It doesn't matter, because although my parents support me, they have never pushed me (or not more than I want to be pushed, if that makes sense.) They know I swim because I love it, and I think that if I don't make it as a competitive swimmer I would love a career in the sports and leisure industry, helping others to love the sport as much as I do. I would recommend swimming to anyone as it is fantastic all round exercise and anyone can do it. I also love that for that hour in the pool, all my worries fall away and I just feel happy and alive to be moving through the water.

Pic by reader 'Zoella' - posed by model

Cathy says:
Brilliant post - I love swimming too, though I am very slow, and I agree that it is a great way to switch off from the stresses of everyday! Do YOU swim? Or do YOU have a different sport you love? Email me via the 'email cathy' link on to tell me more for a possible post on DREAMCATCHER, or COMMENT BELOW!

Tuesday, 18 July 2017


We asked what you're looking forward to most about the summer... this is what you said!

Carrie says:
Long days blending into each other, lazing around and spending more time outside... that's what I love most about the summer. Plus no school... that's top of the list!

Jennifer says:
In the school holidays, my mum, sister, auntie, cousins and me all go to stay at my auntie's caravan for two or three weeks, and sometimes for the whole summer holidays. It's not far away, just a forty minute drive, but it's by a lovely sandy beach and it is the best bit of my year by far. My dad and uncle have to keep working so they just come down at weekends, and that means we are sort of stranded at the campsite, and I love that. It's different to the real world. I have a cousin the same age and we spend all our time together, she understands me so well. Last year we had our first crushes on boys at the campsite, which was weird, so I can't wait to see what this year brings.

Mel says:
We are going to Portugal this August, which will be our first overseas holiday for five years. I am ridiculously excited. I still have some holiday stuff to buy, and I can't wait!

Carmel says:
I am going to a two week youth drama course this summer and I cannot wait. I love acting and it's perfect to me to spend so much time on a production, and with teachers who are really brilliant. It's a great opportunity. And I hope to make new friends too, who share my passion!

Esther says:
My family aren't going anywhere on holiday this summer so my best friend and I have made a pact to make it the best summer ever anyway. We have drawn up a bucket list and we are going to work our way through it. 'First kiss' is on the list... arghhh!

Nikita says:
I have got a holiday job for the first time, waitressing at a local cafe in town. I have never done it before and I'm a bit nervous, but I'm looking forward to it. And looking forward to the money I can earn as well!

Fab pic by Ali: model, Hollie. Thank you both!

Wednesday, 12 July 2017


It's problem page time again and reader Tilda has a very tricky issue to sort out with her long distance boyfriend. HONEY TANBERRY, well-used to long-distance love, has some strong advice...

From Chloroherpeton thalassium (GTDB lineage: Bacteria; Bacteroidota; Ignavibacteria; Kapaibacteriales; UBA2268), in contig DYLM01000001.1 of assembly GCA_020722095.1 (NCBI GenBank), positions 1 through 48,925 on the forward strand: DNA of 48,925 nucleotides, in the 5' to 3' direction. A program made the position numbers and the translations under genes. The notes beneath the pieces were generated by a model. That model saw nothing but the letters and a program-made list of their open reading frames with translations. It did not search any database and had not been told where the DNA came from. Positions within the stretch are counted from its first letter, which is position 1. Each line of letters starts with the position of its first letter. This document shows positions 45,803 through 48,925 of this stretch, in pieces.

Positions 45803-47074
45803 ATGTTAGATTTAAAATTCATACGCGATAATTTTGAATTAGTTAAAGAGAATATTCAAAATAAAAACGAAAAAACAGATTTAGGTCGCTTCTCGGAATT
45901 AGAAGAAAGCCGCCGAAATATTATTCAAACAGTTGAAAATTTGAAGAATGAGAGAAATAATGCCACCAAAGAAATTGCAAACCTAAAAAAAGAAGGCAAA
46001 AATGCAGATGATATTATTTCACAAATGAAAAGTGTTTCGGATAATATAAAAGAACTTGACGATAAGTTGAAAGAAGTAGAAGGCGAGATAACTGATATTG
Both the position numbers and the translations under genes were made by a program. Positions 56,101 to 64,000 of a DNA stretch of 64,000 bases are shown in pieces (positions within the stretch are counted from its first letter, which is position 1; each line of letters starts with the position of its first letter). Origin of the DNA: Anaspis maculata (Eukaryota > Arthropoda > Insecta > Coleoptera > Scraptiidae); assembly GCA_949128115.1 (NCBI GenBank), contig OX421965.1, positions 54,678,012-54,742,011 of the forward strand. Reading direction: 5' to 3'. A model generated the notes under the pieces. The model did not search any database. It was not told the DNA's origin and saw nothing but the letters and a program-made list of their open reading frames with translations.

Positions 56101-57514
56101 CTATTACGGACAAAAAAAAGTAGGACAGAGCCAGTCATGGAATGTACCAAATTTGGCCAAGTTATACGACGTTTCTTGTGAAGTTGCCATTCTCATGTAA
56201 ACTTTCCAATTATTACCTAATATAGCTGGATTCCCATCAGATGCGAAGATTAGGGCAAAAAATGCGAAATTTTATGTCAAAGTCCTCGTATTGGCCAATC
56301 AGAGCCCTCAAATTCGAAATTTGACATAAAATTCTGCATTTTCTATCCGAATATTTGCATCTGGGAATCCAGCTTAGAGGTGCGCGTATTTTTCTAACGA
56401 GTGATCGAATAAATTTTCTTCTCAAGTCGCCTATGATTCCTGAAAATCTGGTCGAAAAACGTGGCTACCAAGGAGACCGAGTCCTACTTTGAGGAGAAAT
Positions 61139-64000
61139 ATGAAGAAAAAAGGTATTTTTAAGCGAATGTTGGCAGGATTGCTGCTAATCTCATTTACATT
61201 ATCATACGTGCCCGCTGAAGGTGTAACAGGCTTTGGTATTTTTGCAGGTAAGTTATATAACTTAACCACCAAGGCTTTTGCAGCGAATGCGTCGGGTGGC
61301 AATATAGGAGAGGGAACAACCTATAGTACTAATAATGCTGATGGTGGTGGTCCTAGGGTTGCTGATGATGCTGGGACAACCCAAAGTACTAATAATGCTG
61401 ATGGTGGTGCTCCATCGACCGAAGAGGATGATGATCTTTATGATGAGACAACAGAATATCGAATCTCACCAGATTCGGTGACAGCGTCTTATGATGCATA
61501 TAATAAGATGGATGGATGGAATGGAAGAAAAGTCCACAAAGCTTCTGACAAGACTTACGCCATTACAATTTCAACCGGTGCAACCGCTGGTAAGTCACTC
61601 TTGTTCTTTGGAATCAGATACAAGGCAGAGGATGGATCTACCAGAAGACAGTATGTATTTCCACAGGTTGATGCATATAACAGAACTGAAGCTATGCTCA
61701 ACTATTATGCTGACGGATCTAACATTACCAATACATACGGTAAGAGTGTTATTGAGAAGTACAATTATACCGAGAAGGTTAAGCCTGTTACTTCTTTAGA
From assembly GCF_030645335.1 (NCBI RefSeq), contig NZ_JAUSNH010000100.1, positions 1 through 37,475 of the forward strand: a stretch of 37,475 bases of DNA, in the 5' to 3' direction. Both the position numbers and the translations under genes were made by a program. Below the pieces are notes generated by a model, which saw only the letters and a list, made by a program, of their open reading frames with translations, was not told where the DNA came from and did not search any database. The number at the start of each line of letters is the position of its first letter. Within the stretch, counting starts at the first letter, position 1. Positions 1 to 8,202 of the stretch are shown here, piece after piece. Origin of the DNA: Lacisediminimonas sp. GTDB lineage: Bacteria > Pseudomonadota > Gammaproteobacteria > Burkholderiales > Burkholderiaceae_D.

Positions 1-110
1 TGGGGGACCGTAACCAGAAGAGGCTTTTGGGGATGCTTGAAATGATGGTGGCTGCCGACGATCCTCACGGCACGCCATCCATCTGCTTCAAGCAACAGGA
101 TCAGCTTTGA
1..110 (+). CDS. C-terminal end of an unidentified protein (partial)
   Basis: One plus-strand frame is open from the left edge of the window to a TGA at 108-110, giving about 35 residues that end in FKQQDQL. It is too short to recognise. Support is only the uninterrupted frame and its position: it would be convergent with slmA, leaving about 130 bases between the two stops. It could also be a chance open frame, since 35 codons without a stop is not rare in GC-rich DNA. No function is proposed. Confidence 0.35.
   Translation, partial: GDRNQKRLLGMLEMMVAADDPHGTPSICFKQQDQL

Tilda says:
My boyfriend and I are in a long-distance relationship and everything was going well... until his dad began handing out some unwanted advice. He seems to think it 'pathetic' that his son is faithful to just one girl and tells him he should be playing the field, cheating or at least finding a girlfriend who lives closer. My boyfriend has no intention of taking this advice - he's just not like that - but recently his dad has stopped us from meeting up in the holidays for four weeks as planned and told us to settle for two weeks instead. He then tried to ban us from seeing each other altogether, and after my boyfriend's mum stepped in a compromise of ten days was reached. This has really upset me, and knowing my boyfriend's dad disapproves is hurtful, too.

Honey says:
You don't say how old you are, but whatever your age, remember that parents won't be calling the shots forever. Do your best to ignore this - if you allow the comments to get to you, you hand power to your boyfriend's dad and give him way more attention than he deserves. His comments are sexist and outdated, and I wouldn't be surprised if he's having some kind of mid life crisis and remembering is own (probably very tame) teenage years. It's not easy to keep a long distance relationship strong (it was horrible being away from Ash), but you two are doing a great job of it - don't allow insecurity or resentment to derail you now. One point - I can't help wondering why your boyfriend feels the need to tell you all of this, when it is bound to upset you. I suspect you're so close that you tell each other everything, but at this point your boyfriend needs to blank his dad's crazy comments and stop giving them airtime, or the negativity will begin to undermine your relationship. Focus on the bond between the two of you and ignore the background noise - if your boyfriend's dad realises nobody shares his opinion, he'll hopefully stop laying down the law. Good luck!